And I think when someone with a higher profile, like myself, makes a platform for people to start expressing their feelings, and other people catch wind of it, they become a little more comfortable talking about it. And I think the fact that I joined Twitter, I think it was 12 or 13 years ago, we started to have those very candid conversations on Twitter. It just starts to permeate. And people understand that suddenly, there’s more permission to speak the truth. And now, I believe every woman feels way more comfortable talking about their challenges and challenging others when they sense bullshit.
Helping women speak their truth
Jennifer Stewart: What can we do to continue that conversation? Women are starting to feel empowered to speak their truth, but we’ve got a long way to go. What else can we do?
Erica Ehm: We’re doing it. From the time I was on mainstream TV, that medium — broadcast — was owned by these mega-companies and their strategy was to have conversations that were more autocratic where they would start the conversations but there was no way to really respond. At MuchMusic, that was a precursor to social media because the audience was so important in everything that we did.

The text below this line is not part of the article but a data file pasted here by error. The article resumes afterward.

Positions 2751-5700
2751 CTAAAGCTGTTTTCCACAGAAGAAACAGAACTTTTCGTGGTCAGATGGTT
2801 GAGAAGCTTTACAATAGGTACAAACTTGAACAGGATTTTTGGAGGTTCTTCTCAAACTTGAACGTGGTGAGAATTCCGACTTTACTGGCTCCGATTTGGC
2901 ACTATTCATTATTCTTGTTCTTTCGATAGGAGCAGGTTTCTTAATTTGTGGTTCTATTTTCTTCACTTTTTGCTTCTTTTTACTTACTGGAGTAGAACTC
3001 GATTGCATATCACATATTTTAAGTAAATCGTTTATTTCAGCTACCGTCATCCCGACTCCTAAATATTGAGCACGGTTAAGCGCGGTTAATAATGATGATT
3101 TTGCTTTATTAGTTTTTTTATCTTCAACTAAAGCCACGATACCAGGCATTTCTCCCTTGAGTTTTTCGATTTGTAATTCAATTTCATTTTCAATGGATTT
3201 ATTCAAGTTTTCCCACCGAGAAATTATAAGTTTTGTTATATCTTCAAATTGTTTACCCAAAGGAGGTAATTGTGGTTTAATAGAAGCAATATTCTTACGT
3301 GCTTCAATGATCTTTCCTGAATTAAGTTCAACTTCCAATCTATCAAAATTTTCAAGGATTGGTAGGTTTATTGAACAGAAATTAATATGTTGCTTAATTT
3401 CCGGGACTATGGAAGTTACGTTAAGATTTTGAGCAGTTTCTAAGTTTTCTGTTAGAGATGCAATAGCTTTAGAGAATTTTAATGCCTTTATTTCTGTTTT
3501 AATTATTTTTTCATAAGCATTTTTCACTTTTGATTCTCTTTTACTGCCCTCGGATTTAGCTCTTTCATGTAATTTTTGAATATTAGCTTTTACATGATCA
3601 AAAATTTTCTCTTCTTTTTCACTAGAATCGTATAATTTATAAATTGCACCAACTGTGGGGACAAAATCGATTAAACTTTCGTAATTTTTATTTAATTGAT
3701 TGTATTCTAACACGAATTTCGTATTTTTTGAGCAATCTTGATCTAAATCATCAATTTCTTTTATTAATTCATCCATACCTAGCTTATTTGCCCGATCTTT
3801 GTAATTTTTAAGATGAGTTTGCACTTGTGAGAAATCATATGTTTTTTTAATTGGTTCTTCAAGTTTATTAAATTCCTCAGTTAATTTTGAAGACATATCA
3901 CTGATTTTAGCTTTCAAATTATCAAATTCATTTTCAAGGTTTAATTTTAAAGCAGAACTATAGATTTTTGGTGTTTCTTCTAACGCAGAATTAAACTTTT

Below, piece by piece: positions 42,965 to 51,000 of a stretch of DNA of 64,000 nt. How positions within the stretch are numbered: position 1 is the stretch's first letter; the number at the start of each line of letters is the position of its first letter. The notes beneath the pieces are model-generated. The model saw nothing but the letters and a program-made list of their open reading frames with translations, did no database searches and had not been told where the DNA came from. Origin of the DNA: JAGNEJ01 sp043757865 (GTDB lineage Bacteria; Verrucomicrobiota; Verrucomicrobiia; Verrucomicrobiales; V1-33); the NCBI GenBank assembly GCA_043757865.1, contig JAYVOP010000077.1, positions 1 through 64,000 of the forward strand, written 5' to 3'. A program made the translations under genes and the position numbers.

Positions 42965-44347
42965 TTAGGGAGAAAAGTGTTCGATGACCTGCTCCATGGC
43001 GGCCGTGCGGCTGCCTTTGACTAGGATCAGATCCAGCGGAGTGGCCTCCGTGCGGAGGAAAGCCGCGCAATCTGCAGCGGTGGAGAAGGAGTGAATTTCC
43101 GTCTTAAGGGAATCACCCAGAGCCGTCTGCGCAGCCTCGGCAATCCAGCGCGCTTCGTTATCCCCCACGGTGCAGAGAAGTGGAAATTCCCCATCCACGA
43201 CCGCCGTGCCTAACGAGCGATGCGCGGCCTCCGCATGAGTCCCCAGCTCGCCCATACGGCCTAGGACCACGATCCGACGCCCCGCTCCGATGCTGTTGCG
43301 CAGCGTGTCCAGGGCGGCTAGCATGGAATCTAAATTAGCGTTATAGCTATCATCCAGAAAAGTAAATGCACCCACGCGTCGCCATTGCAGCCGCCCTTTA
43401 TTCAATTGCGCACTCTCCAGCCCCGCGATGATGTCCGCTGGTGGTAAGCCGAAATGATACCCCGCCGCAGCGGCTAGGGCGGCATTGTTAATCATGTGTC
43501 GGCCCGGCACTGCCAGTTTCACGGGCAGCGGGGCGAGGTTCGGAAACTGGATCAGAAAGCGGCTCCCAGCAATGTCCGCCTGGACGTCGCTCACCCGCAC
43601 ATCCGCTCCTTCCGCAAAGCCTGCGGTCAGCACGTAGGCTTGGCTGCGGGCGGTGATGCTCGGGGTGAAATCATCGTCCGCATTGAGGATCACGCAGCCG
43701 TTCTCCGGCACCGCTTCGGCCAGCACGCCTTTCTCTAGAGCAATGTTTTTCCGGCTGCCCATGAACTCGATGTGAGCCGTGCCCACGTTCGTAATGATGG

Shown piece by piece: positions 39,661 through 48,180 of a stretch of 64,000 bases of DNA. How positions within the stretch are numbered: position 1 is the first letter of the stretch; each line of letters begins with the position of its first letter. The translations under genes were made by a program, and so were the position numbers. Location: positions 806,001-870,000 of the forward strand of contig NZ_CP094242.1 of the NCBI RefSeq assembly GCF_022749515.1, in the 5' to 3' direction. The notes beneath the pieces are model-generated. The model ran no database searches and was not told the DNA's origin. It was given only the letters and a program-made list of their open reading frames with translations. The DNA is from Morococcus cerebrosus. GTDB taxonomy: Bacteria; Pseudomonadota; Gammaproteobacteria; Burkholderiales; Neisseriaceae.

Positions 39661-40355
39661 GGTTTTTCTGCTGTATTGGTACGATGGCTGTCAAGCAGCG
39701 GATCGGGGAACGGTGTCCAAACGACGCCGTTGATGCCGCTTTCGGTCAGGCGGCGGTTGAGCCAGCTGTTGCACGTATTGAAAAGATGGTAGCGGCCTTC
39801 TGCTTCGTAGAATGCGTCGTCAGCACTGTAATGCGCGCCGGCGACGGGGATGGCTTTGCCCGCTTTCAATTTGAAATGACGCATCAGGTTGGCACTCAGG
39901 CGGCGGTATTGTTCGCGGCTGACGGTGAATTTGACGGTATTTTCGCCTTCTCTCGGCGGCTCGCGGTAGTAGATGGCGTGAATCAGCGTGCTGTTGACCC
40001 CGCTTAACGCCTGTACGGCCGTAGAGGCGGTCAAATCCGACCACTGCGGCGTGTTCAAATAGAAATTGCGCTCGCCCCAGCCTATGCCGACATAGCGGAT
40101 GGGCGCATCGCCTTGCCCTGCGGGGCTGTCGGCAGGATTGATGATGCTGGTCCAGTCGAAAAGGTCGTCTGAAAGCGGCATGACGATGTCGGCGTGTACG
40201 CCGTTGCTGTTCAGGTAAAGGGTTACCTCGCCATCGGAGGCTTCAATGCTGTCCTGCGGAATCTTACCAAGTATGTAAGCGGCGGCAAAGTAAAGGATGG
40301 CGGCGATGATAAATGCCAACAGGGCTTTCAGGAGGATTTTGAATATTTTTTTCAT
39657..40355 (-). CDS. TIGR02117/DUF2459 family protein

Social media has made a huge shift in the balance of power, where large organizations no longer have the ownership of spreading important messages. So, it is social media; it is podcasting. And women now have a very loud voice. And when they sense that a brand or broadcaster is doing something potentially harmful to women, children, families, our health, or safety, we can speak up.
The answer is to continue to use your voice in a powerful way, I would encourage people not to be trolls, not to swear, not to use anger when you’re online, but to be civil and smart and strategic in its use. You know this: when you yell at your kids, it doesn’t work. They shut down. But if you speak quietly and sanely, you can’t help but be drawn in.
My strategy on social media, which I think is an incredibly powerful tool, is not to do what all these so-called angry people are doing by yelling at people, calling people names, etc., but rather to speak sanely and have wise, informed discussions in public to hold people accountable. That’s what we need to do.
Catherine Clark: What changes are you seeing with brands and their portrayal of women?
Erica Ehm: Well, the one thing that I tell a brand when they want to market to moms, is that their story is not the most important thing. Their brand is not the most important thing. What’s most important is the mom. So, how does your brand or service fit into their world? How are you helping them? So, when you create content, it’s always about the mom first. And I want to clarify: moms are women first, so don’t talk to a woman like she’s a mom first. Talk to her like she’s a highly intelligent, discerning woman and then explain to her how you fit into her life. And if she thinks you understand her, she will be more open to embracing what you’re offering.
Jennifer Stewart: Erica, what do you want to be remembered for?
Erica Ehm: For helping women get what they want.